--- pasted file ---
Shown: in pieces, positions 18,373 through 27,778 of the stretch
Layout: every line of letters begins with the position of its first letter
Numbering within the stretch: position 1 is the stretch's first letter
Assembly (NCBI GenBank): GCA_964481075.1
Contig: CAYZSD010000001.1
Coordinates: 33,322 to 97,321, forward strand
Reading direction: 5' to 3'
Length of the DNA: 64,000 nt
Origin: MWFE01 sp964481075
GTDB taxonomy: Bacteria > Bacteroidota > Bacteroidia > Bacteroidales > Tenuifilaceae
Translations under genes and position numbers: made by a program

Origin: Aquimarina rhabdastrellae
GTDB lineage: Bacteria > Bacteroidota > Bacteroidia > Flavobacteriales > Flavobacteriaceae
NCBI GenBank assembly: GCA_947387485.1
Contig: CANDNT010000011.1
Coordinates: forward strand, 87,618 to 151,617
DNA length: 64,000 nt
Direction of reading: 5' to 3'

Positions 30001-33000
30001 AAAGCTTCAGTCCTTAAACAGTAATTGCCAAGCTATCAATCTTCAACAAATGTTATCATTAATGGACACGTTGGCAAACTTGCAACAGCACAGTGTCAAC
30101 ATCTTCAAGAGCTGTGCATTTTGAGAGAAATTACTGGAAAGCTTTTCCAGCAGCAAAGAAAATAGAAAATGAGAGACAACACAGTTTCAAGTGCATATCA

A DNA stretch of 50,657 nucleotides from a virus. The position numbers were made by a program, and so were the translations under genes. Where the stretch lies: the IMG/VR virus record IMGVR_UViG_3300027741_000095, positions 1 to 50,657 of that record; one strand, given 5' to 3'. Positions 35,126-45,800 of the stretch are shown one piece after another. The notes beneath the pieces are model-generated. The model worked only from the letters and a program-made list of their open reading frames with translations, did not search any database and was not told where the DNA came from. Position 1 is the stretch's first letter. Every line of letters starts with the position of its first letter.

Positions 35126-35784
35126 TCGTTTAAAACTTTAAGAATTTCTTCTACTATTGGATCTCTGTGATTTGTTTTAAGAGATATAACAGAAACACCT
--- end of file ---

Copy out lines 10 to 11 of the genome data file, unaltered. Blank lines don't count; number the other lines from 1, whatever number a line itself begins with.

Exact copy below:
GTDB taxonomy: Bacteria > Bacteroidota > Bacteroidia > Bacteroidales > Tenuifilaceae
Translations under genes and position numbers: made by a program